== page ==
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Posted by Willy Franzen on September 9, 2012. Positions below updated every five minutes.
|Microbiologist I - II||Research Triangle Park, NC|
|Assistant/Associate Professor of Nursing||Pomona, CA|
|Laboratory Manager, Microbiology, 7:30am-4pm, Mon-Fri (Days, MT, MLT)||Abington, PA|
|Systems Training Specialist II||Phoenix, AZ|
|Manager, Validation: Sterility Assurance - Cook Pharmica||Bloomington, IN|
|Budget Analyst III||Boulder, CO|
|Seasonal Quality Control Lab Technician||Seattle, WA|
|Phlebotomist / Wellmed||San Antonio, TX|
|Tutor I Project Raise (Part Time)||Decatur, GA|
|Technical Lab Supvervisor||Chicago, IL|
One of the most underrated life moments is when you learn how to read. Even though it’s more of a progression than a single point in time, I remember (almost) exactly where I was when I became a reader. My family was headed to Florida on an Amtrak train (we thought it would be fun, and it was… kind of), and I had a Super Mario comic book. Somewhere in North or South Carolina I went from stumbling through it to reading it. From that point on I was a reader and I had the ability to educate myself. Teaching kids not only to read but to love reading is one of the most important things that we as a society can do, which is why I love non-profits like The Literacy Lab. They don’t appear to be very big, but the Washington, DC based organization is aiming “to provide high-quality, individualized reading remediation to low-income students in order to increase their literacy skills, leading to increased academic success and greater opportunities in life.”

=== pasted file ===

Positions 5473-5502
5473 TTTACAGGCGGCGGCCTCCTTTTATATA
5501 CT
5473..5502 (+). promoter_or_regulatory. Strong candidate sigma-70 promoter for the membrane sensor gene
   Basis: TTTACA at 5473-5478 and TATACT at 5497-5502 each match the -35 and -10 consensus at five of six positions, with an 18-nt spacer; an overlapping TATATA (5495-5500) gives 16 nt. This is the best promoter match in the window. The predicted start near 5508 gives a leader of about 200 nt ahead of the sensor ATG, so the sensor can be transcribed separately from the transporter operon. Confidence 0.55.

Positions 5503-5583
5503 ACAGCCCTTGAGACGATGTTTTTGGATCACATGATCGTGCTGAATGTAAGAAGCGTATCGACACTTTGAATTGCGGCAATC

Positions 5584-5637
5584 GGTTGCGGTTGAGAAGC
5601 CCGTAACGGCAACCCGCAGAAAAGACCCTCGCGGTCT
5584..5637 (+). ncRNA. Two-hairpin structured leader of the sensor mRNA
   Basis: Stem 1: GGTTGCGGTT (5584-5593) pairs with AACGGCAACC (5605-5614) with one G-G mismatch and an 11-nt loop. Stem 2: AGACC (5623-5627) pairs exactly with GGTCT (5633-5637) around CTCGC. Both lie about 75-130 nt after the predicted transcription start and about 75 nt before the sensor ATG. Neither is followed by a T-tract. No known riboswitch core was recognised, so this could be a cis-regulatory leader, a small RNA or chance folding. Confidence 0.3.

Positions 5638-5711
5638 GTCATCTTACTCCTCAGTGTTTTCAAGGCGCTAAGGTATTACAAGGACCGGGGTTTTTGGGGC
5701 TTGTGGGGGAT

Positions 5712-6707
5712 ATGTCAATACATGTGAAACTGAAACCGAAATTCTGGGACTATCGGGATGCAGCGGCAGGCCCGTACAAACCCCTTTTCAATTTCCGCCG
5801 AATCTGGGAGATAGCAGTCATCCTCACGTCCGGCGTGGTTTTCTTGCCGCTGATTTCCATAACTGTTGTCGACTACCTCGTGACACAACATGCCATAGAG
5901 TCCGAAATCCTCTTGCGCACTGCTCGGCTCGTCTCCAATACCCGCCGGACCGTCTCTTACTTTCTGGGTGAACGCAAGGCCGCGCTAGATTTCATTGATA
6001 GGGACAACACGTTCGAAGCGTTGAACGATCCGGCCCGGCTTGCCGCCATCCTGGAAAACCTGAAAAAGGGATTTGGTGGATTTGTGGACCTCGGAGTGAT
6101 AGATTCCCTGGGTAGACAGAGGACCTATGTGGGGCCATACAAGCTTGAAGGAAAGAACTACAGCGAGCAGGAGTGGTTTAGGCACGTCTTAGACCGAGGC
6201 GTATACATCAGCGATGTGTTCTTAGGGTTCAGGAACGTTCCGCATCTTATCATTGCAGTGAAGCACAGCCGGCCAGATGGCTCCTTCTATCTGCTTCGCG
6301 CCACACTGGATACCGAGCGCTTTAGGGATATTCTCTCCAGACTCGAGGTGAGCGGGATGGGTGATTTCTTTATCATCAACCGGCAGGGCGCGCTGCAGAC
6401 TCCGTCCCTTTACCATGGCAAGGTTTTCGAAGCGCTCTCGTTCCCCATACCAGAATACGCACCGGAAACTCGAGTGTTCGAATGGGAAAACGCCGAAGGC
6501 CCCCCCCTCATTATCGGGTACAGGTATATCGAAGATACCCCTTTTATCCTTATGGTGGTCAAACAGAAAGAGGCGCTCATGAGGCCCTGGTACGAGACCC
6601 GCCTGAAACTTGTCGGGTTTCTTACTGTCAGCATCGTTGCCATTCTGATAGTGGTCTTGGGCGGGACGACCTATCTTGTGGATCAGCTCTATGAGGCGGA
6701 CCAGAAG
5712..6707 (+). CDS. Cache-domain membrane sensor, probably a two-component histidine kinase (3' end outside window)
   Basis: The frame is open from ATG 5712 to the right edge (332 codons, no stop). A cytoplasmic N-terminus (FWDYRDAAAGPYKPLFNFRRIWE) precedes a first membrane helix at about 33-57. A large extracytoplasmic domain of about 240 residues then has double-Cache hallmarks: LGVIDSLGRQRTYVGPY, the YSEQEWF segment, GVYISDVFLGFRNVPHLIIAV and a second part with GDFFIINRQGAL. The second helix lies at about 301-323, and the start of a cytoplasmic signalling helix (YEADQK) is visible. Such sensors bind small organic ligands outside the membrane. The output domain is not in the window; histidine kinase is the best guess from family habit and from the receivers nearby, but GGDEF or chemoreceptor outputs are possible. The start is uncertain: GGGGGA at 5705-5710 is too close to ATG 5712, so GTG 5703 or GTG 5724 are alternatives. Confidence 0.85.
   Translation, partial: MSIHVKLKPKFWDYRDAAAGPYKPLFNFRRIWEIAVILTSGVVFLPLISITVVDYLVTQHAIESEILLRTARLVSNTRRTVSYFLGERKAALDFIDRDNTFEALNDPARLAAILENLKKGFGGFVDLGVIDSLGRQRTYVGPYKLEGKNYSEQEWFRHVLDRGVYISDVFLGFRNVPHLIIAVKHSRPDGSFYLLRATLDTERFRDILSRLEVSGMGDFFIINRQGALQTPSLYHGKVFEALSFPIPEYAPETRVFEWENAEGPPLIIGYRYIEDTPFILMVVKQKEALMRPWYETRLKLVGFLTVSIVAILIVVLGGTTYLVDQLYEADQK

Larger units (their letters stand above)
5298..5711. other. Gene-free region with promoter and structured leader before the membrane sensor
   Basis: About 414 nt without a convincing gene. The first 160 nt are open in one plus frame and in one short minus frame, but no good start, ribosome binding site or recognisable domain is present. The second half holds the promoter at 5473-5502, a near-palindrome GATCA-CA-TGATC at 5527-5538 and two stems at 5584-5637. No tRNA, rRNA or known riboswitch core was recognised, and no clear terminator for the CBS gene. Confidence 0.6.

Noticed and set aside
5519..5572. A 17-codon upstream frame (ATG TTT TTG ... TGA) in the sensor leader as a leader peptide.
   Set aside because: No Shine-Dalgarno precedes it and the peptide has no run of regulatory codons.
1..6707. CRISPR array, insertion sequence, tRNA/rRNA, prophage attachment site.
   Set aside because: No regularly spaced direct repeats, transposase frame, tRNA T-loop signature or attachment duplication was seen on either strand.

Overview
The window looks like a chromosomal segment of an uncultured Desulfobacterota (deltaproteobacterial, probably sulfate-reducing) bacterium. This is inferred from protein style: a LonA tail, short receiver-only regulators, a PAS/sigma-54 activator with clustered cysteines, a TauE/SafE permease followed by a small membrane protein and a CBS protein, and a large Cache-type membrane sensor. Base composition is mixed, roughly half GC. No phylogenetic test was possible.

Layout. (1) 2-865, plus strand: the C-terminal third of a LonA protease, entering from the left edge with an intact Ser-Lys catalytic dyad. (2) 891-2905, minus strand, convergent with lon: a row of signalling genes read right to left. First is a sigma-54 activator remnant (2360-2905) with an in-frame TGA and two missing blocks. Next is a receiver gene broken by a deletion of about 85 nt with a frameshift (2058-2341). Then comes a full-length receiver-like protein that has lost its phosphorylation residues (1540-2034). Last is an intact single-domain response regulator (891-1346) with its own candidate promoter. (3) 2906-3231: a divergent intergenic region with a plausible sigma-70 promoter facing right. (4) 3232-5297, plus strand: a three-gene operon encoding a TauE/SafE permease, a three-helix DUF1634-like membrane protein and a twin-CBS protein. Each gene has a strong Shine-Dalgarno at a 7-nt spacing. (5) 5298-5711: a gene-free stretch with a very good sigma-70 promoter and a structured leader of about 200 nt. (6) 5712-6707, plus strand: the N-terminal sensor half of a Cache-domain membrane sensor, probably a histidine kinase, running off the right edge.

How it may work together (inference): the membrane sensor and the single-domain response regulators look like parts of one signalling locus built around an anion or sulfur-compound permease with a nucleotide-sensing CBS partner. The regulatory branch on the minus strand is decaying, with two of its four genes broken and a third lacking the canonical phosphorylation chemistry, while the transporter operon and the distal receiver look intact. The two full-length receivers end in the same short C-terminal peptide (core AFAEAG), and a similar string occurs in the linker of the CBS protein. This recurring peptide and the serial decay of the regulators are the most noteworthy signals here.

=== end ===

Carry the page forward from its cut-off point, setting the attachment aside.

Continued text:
The Literacy Lab has a three-pronged approach to working with students. They start with “direct instruction in phonics and phonemic awareness.” This is about going back to basics and making sure that students have the building blocks for improving literacy. The next step is “repeated fluency practice,” which is focused on reading aloud and tracking performance to show progress. The final step is “teaching strategies for comprehension,” and it’s about showing students how to think when they read. Reading phonetically is a pretty mechanical process, but actually being able to understand something when you don’t know what all of the words mean takes a certain mindset. All of this is great, but it’s only going to work with students who are engaged by the content that they’re reading. That’s why The Literacy Lab’s tutors “integrate usage of materials such as articles, comics, poems, and songs based on the individual interests of the student along with the other curricular materials.” The organization must be doing something right because they just landed the “21st Century Community Learning Center grant from the Office of the State Superintendent of Education.” If you’d like to be a part of what The Literacy Lab is doing, take a look at their jobs on Idealist. Right now they’re looking for an After-School Team Leader and a Literacy Instructor.
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